In my TH, we have a poster hanging in our kitchen that says, “Nobody wishes they got more sleep in college.” While this may sound crazy-who at Vassar consistently feels well-rested, anyway?-it really does ring true. Looking back on my college experience, it’s the nighttime chats with friends, the hours-long procrastination sessions at the ACDC, and the random daily occurrences that shape a college experience. Although the classroom lectures and discussions are great for intellectual development, four years at Vassar constitutes much more than that. So even though everyone sitting in the Library with me has tons of work to do, I’m glad we are all able to take a little break and appreciate the Redbull contests and musical entertainment that I know we’ll miss very soon.
by Hannah Erdheim, Class of 2010, and Allison Smith, Class of 2010.
To meet us now, you’d never guess that we have only known each other for two years. We are the two graduating seniors from Iced Brew, Vassar’s synchronized skating team, and being on the team has brought us really close together. The team has been a large part of our college experience.
Hannah: Recently I realized that I made good on a promise. On the supplement to my Vassar application, I responded to the question “what will you contribute to the Vassar community?” with a lengthy explanation about my ambition to start a synchronized skating team at Vassar. I skated on a team for nine years prior to coming to Vassar and hoped to continue to skate in college. Even though there are many other schools around the country with established teams, I was drawn to Vassar for its academics and atypical student body over my desire to skate. Therefore, I decided to try and have the best of both worlds and start a team at Vassar. When I arrived on campus freshman year and met my fellow classmates, it seemed like this would be a quirky enough thing that students would be interested in it. Thus, in my sophomore year, Iced Brew was born. It’s been a challenging, yet incredibly rewarding three years. I may have had to build everything up from scratch, including many of the members who had never skated before, but I’ve loved every minute of it. To me, being the founder and president of Iced Brew is the greatest accomplishment of my college career.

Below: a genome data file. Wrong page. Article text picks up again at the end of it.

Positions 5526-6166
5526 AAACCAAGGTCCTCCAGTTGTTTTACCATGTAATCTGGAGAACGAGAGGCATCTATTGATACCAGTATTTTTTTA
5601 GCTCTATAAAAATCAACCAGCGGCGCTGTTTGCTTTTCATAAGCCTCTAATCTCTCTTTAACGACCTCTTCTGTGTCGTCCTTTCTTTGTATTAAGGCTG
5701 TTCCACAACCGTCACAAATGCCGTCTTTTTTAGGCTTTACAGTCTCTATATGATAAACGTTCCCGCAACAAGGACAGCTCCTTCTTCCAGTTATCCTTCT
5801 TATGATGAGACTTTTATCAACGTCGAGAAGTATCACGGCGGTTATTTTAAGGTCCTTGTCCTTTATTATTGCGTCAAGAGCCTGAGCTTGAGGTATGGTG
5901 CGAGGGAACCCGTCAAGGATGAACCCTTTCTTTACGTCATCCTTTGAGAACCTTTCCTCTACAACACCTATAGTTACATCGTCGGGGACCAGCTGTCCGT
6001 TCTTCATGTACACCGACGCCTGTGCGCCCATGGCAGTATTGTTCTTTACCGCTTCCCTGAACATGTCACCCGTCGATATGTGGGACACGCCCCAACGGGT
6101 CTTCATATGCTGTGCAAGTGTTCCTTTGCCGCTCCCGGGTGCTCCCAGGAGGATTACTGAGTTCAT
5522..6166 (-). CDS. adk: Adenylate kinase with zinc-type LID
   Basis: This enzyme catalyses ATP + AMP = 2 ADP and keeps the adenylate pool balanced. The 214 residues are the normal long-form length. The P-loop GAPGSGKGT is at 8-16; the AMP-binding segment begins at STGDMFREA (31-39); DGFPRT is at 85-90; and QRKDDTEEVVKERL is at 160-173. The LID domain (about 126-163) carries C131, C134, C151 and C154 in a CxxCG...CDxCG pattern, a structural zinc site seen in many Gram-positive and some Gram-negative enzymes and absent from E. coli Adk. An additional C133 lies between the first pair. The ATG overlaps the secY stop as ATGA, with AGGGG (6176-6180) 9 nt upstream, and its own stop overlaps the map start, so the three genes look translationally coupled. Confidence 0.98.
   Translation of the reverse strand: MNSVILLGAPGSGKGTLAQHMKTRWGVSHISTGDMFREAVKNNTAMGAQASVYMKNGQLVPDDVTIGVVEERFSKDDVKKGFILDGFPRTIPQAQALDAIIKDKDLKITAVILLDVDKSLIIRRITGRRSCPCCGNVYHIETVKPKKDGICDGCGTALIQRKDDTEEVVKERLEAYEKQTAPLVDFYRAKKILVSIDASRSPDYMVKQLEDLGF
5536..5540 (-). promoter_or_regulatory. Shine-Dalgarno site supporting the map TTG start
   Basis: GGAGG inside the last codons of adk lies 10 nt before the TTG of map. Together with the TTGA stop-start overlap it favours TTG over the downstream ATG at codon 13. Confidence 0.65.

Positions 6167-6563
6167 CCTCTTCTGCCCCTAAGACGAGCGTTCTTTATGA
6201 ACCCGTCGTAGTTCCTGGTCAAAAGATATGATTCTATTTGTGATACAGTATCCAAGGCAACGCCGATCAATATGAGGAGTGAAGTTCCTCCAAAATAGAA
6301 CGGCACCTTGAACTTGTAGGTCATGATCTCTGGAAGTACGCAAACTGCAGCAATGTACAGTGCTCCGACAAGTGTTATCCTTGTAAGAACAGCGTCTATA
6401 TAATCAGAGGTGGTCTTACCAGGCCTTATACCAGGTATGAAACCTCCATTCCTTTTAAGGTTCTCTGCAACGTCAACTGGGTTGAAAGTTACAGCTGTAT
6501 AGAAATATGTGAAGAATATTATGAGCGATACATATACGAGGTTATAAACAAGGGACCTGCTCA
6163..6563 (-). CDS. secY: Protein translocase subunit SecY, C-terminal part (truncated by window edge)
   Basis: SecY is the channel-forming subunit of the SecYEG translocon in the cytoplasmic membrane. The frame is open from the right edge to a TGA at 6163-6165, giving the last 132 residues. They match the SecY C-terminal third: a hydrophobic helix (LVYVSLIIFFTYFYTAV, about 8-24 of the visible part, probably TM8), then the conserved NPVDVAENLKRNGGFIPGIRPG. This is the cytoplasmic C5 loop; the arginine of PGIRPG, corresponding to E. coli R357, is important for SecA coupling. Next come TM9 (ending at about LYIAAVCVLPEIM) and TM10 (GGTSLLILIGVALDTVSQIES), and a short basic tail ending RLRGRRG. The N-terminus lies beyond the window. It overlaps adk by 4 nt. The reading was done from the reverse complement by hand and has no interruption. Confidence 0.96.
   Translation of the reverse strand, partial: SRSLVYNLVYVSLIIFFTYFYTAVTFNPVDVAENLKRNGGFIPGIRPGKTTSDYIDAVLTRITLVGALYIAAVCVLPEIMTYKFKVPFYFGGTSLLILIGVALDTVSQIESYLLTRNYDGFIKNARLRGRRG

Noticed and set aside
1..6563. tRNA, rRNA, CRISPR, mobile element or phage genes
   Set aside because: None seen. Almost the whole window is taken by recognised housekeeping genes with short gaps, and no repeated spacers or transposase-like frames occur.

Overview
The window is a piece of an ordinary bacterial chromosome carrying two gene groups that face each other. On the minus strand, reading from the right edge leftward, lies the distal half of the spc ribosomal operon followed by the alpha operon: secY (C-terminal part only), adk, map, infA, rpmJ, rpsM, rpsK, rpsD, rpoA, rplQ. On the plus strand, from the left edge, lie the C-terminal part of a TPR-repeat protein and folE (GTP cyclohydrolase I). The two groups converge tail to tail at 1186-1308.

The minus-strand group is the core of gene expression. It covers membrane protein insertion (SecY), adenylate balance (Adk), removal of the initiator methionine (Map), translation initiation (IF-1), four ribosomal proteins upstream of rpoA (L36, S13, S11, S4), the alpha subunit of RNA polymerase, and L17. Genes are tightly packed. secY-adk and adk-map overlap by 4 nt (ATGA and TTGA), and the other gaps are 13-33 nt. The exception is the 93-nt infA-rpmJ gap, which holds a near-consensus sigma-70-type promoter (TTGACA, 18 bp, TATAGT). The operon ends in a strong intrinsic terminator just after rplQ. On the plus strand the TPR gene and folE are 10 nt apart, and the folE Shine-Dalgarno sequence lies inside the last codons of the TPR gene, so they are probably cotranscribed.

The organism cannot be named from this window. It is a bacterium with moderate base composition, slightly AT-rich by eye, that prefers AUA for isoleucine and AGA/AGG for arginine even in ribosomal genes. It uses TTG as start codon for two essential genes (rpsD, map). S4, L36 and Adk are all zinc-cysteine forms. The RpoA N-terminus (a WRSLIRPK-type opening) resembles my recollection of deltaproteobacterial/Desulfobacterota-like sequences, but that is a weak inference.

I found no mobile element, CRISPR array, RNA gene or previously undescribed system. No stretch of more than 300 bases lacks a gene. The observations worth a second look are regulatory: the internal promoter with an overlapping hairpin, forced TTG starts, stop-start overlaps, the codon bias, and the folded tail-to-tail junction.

Allison: The last thing that I expected to do in college was join a synchronized skating team. I was a singles skater for many years, but quit long before coming to Vassar. Instead, I did a little tutoring at Poughkeepsie Middle School and joined the student committee at the Frances Lehman Loeb Art Center. In fact, when I first saw the posters recruiting members for Iced Brew, I didn’t even consider joining. My hallmates spent an entire year encouraging me to sign up, and during the fall of junior year I finally joined the team. Not only did joining Iced Brew bring me back into a rink, it has also led me to experience more aspects of life at Vassar than I knew possible. The members of the team have majors in every subject, and participate in a variety of other activities on campus. This year Hannah and I live together in the South Commons, and we spend tons of time figuring out how to keep the team fun and focused. This season I became captain of the team, and have enjoyed my position as co-troubleshooter and team cheerleader. This experience has brought me close to students of all years, backgrounds and interests, as well as rekindled my passion for skating.
Hannah & Allison: Together we have won gold medals at two local competitions, performed exhibitions for our peers, and baked tons and tons of cookies for fundraising bake sales. The team has grown tremendously (from six to 24 skaters in three years), and we’re both really proud of our role in Iced Brew’s development. We’re completely student-run, and as a result, we’ve had a lot of freedom, but also a lot of responsibility. Iced Brew will be our legacy at Vassar and will provide students in future classes an opportunity to be a part of this unique community. Iced Brew has enriched our college experiences greatly and we hope it will do the same for others for years to come.